Dr. Robert Malone, a prominent critic of the coronavirus mRNA vaccines, was there with both barrels loaded with untruths. Malone got COVID-19 in February 2020, and said he treated himself with famotidine, the main ingredient in the over-the-counter heartburn medicine Pepcid. Surprise, Malone was the chief medical officer for the Florida-based pharmaceutical company Alchem Laboratories, which was awarded a $21 million grant by trump to study if famotidine would cure COVID-19, even though there was a lack of data or published studies showing that famotidine could work for anything more serious than heartburn.
And yes, there were representatives of Feds for Medical Freedom and D.C. Firefighters Bodily Autonomy Affirmation Group, both bitterly opposed to the intrusion on their personal rights to get COVID-19 and infect others. Don’t these two groups know that COVID-19 was the leading cause of line of duty deaths for police officers nationally last year, killing at least 182 officers.
The sanctimonious group, “Defeat the Mandates,” sponsored the event, under the banner of “The mandates are Un-American,” though I believe shots for a whole slew of nasty diseases have always been mandated with very favorable results.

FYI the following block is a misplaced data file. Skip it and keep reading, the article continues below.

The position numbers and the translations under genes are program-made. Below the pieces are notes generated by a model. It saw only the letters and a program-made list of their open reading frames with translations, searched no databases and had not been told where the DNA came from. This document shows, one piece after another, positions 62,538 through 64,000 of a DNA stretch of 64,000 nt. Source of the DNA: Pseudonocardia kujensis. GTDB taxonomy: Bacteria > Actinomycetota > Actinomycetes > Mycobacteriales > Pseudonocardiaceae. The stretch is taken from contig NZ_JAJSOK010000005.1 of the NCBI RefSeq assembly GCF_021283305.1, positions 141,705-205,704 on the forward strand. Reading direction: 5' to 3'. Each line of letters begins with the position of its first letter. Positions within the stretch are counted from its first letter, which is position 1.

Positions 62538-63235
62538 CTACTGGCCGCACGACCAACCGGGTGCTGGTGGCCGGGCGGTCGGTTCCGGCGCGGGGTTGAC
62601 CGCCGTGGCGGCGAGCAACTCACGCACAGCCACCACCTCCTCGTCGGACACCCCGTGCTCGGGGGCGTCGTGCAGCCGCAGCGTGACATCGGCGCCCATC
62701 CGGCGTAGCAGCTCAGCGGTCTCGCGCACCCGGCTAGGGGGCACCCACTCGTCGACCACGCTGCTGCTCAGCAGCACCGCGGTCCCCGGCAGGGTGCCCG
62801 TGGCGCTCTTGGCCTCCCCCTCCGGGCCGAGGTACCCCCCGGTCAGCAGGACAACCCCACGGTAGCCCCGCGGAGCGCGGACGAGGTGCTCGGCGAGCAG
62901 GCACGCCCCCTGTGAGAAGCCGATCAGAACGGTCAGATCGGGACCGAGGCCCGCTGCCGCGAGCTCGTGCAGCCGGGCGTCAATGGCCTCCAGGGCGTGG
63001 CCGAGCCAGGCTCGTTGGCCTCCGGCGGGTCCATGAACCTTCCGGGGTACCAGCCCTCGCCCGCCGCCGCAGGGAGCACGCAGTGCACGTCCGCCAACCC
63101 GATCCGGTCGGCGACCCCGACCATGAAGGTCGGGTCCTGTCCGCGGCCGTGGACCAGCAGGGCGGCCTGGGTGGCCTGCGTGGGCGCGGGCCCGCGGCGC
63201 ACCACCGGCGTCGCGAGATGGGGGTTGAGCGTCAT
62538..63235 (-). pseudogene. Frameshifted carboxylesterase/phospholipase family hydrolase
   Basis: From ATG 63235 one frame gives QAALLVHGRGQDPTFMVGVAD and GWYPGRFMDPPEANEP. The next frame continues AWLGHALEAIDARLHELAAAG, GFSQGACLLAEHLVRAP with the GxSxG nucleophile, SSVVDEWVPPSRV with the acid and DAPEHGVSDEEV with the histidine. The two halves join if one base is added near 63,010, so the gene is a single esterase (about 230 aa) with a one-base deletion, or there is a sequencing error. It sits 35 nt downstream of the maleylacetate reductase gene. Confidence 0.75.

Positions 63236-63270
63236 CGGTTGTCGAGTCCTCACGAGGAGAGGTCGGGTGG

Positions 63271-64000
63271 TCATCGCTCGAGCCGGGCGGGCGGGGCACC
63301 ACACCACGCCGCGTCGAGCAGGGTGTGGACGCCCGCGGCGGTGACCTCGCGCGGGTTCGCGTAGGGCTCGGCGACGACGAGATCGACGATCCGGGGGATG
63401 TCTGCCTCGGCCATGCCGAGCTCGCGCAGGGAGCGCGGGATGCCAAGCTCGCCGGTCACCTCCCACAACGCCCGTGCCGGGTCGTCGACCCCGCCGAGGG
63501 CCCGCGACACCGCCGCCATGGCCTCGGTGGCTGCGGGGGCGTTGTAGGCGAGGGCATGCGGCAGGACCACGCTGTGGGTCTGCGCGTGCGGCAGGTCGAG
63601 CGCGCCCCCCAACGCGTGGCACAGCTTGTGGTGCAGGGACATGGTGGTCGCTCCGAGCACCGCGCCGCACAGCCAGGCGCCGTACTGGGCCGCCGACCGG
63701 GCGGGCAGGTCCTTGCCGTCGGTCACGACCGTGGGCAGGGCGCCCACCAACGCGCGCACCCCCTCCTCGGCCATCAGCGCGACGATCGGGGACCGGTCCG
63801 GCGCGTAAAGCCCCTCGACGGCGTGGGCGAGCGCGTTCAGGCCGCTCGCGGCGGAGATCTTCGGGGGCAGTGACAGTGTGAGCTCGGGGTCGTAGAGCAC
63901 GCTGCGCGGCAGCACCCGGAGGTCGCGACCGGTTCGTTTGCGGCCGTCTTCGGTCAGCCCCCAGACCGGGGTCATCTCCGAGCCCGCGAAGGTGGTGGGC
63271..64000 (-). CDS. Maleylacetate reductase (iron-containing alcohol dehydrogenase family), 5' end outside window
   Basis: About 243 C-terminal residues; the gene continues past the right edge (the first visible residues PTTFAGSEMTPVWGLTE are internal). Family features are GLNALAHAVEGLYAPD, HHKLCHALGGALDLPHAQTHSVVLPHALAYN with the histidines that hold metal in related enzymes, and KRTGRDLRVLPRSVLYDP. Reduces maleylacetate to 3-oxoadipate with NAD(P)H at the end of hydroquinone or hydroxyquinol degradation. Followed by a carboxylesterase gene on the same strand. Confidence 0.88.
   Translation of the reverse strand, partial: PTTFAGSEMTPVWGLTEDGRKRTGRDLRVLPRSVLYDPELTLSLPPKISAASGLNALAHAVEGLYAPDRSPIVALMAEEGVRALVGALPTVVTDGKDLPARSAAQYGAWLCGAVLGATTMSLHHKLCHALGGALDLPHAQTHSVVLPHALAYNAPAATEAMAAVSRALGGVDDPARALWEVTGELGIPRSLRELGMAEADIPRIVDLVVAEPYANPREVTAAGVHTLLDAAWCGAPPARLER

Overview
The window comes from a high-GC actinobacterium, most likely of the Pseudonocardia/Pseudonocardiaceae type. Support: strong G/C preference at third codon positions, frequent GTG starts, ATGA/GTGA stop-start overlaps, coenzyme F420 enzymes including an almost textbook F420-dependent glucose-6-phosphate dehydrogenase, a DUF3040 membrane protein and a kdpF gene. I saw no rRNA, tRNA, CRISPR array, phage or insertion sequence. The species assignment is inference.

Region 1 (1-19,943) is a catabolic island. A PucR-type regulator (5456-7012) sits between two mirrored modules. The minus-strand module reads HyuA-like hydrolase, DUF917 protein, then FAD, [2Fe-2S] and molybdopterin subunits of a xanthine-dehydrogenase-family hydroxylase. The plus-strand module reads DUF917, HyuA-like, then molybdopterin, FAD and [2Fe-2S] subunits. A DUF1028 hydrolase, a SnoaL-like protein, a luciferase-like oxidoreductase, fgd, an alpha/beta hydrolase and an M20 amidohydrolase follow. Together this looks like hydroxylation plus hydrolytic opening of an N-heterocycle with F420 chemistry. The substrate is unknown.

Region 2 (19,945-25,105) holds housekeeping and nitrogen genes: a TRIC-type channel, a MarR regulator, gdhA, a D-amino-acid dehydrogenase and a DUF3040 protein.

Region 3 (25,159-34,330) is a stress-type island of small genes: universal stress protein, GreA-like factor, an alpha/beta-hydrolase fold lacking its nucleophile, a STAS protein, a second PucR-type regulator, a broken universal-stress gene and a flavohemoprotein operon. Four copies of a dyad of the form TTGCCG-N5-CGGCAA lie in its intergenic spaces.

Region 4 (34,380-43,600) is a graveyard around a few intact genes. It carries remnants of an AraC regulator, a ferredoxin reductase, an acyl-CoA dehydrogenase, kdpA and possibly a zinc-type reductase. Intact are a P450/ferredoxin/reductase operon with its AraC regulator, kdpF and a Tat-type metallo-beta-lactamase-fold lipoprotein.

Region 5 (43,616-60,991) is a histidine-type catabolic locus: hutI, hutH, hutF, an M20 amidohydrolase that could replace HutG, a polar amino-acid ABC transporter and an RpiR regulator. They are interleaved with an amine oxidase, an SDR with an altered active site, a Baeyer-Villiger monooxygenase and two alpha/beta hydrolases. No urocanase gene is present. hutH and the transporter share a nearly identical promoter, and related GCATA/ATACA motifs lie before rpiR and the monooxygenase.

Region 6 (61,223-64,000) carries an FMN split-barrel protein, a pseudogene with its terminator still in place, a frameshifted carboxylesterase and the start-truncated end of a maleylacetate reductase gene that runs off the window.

And anyone coming to the rally could buy commemorative “Defeat the Mandates” T-shirts, hoodies, tank tops, hats, mugs and paradoxically, facial masks for just $14 each, although I imagine the “Defeat the Mandates” crowd believes nobody should have to wear a mask, even if it saves their life.
And sponsors included groups like “Front Line COVID-19 Critical Care Alliance,” “Children’s Health Defense,” “Vaccine Safety Research Foundation” and a group called “World Council for Health.” Not exactly household names and notably absent from the supporters is the CDC and I ask why would bona fide health advocacy groups put their name on a program that includes proven nutjobs like Kennedy, Bigtree and Malone.
And as far as funding for the annual disinformation, fear mongering circus, one name stands out, Bernard Thierry Selz, a New York City fund manager and a major financier of anti-vaxx groups like Bigtree’s. The Selz Foundation provides around three-fourths of the funding for the “Informed Consent Action Network,” an anti-vaccination charity led by Bernard Selz’s wife, Lisa Selz, and Bigtree. In total, the Selz Foundation is estimated to have donated more than $3 million to the anti-vaccine movement.
As far as Kennedy Jr., his father would surely turn over in his grave if he heard how far out his son had traveled. The Center for Countering Digital Hate identified junior as one of the main propagators of conspiracy theories about MICROSOFT founder, Bill Gates, profiting from and controlling the use of vaccines and 5G phone technology as causing COVID-19.
But it has been a profitable adventure for junior. As his success as a conspiracy theorist grew, so has his social media impact. Between the spring and the fall of 2020, his Instagram account grew from 121,000 followers to 454,000.